What historical event in your country has had a major effect on your country? Give reasons and examples to support your response.
Out of the many important historical events in my home country, Germany, I think the Berlin Wall was one of the most important, because we can still feel the consequences. It divided not only Berlin, but the whole nation.
After Germany had lost the 2nd World War, it was divided into four parts ruled by England, France, the United States and the Sowjet-Union. While the first three powers wanted to rebuilt Germany and help it becoming a democratic nation again, the Sowjet-Union wanted it to be part of their communistic regime. So the east part of Germany had been cut off from the west part. After a while, thousands people started to flee the east part to live with their families or friends. As a result, the Sowjets built the Berlin Wall, so nobody could flee the country any more. Nevertheless, people tried to escape. Some of them were killed by Sowjet soldiers in the attempt, others were smarter and build secret tunnels under the Wall.
Over the years, the two parts of Germany developed differently, as they were ruled by completely opposite regimes. When the Wall fell in 1989, the country was whole again and everybody, not just reunited families, couples or friends, was happy. But the economy and the standard of living in the east were completely different form the wests, thus the government started to invest in the east. Consequently, billions of Euros were transferred and still are transferred to cities and factories in the east. Despite all the effort, there are still major problems in the east, such as unemployment, poverty and no perspective for especially young people. So many of these young people leave the eastern part to live and work in the western part, therefore the situation doesn’t improve.
In the last few years, polls showed that many people want the Wall back. Almost 20 years after the Wall was broken down, it is still a current issue for our country, which won’t be solved in the near future.
by Elisa Alber, an Advanced student at Languages International
24 December 2008
What historical event in your country has had a major effect on your country? Give reasons and examples to support your response.
23 December 2008
Most people think that being famous is heaven, but in fact it’s more like hell. What do you think?
For many people, being famous seems to be heaven for several reasons. I think the biggest attraction is the money, as famous people naturally seem to have lots of it. As a result, you have all the things that come with the money, for instance a big mansion, a fancy car, expensive dresses or jewelry. Then there are all the exclusive parties where you meet all these apparently interesting people, and, last but not least, everybody knows you, seems to be interested in you and wants to be friends with you.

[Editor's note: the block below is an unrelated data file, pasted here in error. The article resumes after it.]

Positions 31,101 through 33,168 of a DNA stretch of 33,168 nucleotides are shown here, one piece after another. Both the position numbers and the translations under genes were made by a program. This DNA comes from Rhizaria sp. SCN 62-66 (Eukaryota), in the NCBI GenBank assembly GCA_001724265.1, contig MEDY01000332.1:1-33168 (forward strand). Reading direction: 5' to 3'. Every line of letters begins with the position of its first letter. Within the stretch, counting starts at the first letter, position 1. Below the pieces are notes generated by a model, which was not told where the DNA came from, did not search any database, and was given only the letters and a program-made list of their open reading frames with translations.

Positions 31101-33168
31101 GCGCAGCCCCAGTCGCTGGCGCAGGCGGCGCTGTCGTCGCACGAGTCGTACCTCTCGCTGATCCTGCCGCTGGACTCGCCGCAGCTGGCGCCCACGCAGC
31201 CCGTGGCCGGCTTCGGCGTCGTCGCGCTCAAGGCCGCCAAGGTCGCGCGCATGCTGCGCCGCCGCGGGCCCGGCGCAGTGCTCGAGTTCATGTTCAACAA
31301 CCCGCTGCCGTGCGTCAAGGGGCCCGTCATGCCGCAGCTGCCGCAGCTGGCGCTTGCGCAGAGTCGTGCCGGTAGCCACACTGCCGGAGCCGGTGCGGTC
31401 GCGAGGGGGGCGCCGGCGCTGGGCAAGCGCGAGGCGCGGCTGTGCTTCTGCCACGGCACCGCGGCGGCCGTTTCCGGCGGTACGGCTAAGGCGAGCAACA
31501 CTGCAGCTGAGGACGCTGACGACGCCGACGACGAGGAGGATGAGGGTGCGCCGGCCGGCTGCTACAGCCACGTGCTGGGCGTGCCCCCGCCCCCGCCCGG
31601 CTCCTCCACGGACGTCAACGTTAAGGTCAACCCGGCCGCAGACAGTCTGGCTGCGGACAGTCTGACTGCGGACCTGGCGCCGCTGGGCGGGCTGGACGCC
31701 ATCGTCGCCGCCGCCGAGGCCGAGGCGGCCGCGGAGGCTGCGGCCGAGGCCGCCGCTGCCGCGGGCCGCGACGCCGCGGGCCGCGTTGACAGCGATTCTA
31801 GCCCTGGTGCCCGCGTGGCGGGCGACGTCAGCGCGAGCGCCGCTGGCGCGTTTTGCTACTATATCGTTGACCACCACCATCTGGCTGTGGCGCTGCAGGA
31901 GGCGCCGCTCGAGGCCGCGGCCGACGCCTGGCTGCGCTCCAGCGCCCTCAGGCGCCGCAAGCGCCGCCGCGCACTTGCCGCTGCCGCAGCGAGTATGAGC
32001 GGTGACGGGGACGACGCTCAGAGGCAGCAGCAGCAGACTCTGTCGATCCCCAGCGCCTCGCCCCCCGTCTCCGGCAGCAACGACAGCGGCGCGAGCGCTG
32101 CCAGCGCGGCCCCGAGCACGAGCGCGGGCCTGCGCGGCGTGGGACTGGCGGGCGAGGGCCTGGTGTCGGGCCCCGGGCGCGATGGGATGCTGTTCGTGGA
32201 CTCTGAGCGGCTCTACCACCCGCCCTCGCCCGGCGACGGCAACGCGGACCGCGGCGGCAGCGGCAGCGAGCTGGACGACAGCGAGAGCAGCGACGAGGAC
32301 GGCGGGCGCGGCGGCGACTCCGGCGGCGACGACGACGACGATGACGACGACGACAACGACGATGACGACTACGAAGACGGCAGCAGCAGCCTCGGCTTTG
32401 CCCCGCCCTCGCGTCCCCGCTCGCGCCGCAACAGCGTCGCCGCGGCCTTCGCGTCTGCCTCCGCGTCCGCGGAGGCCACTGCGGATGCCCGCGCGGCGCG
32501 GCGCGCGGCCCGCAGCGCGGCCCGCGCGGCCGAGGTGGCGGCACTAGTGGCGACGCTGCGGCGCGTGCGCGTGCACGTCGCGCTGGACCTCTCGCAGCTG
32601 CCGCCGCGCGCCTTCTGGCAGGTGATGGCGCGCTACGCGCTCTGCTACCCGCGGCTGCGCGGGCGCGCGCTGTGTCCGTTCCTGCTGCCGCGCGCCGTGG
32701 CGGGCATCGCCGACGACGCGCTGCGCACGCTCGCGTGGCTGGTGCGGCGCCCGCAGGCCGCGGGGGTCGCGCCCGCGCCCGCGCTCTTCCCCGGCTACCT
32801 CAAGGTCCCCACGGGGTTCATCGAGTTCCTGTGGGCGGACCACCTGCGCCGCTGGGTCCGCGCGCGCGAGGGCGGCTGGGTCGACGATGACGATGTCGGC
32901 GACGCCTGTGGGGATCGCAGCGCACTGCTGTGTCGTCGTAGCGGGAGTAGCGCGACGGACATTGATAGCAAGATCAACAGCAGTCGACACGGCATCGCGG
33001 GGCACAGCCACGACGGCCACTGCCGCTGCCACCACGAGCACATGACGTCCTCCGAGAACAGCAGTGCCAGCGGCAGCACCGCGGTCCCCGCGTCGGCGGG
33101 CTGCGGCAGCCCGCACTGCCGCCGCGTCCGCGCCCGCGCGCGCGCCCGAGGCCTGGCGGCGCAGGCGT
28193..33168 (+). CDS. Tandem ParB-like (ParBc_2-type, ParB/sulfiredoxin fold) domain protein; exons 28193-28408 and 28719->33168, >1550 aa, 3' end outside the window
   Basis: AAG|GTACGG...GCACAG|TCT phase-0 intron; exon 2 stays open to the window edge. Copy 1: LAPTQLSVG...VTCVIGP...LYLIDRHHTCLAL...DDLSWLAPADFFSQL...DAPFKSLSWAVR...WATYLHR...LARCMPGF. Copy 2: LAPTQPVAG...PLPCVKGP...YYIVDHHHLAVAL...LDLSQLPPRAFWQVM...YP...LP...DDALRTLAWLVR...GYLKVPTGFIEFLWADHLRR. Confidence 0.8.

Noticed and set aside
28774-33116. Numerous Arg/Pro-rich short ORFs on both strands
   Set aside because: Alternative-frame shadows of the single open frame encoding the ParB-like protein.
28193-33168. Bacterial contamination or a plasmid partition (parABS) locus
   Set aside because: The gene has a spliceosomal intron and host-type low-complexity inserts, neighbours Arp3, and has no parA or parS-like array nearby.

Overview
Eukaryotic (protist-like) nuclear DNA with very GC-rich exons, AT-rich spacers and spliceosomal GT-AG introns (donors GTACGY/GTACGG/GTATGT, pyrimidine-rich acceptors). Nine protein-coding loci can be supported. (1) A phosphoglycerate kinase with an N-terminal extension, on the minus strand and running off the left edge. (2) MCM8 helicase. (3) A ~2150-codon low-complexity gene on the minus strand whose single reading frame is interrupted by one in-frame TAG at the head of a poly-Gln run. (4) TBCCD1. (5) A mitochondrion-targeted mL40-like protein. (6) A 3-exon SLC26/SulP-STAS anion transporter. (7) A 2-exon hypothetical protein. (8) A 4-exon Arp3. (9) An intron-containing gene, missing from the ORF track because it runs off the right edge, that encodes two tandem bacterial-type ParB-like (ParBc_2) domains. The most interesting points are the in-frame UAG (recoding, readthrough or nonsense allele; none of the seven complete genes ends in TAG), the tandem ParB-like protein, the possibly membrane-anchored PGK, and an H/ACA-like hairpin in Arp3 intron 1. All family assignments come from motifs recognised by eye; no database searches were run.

I don’t quite agree with that, I personally think the shady sides to being famous, which I will discuss in the next paragraph, outnumber the good things.
Now I will discuss some reasons why being famous is more like hell than heaven. Firstly, the fact that everybody knows you could soon get on your nerves, since everybody knows everything about you, every time you go out on the streets you are followed by paparazzi or fans and you have no private life at all. Moreover, you might have a stalker and need bodyguards all the time. In addition to that, I think it is hard to cope with the people in show business, as most of them are ruthless and fake and you can’t trust anyone. If you want to see the effect of that, just have a look at Britney Spears and Amy Winehouse.
As I was saying earlier, in my opinion being famous is more like hell than heaven. It is way more important to me to have a private life than having a 100m yacht or a ridiculously big house with 10 bathrooms and a waterfall in the living room. I prefer walking through the streets without anybody noticing me, not being constantly surrounded by a bunch of people. In conclusion I can say that I don’t think you need loads of money or fame to have fun and live a good life.
by Elisa Alber, an Advanced student at Languages International
22 December 2008
“Most people think that being famous is heaven, but in fact it’s more like hell”
No doubt everyone is trying to catch up to their idols and, so to speak, is trying to be famous. Normally you work hard to achieve your goals and do all the social offerings to prove yourself and live out your personality but all in all you just want to be recognized and, quite honestly, to be a little bit famous. People imagine themselves sitting on a lovely private beach with a hot guy next to them bathing in the sun and caring about anything. To tell the truth they think that’s the life of a celebrity.
Maybe that’s heaven. Actually even I would enjoy myself on a yacht and doing nothing or spending my holidays in one of the most expensive hotels in town wearing glittering and sparkling brand clothes. But is being famous really like that? Surely you can imagine yourself eating a cookie and everybody else in the world would see how the crumbs are sticking to your lips in a high definition photograph of a gossip magazine? Do you think you just have to do one little thing to get into the Olympus of the beauties and riches and you’ll stay there forever? In my opinion staying in heaven is hard work.
And there hell begins. Obviously being on an A-list isn’t that much fun as most people think. Imagine every step you take or even just consider doing, is watched, discussed and even judged. You won’t be able to go anywhere without people screaming at you and losing consciousness. Of course every failing will be shown in every dumb TV show around the world and still, after a certain time you’ll just be another nobody in a huge crowd of once-were-famous people, which is even worse I guess. I think the sacrifice for a glamorous lifestyle is too big to be made. If you’re not borne up there in “heaven” you have to work hard and it’s difficult to cope with the daily expectations and tasks. Naturally it is not you who decides who is famous: you’ll be depending on the media.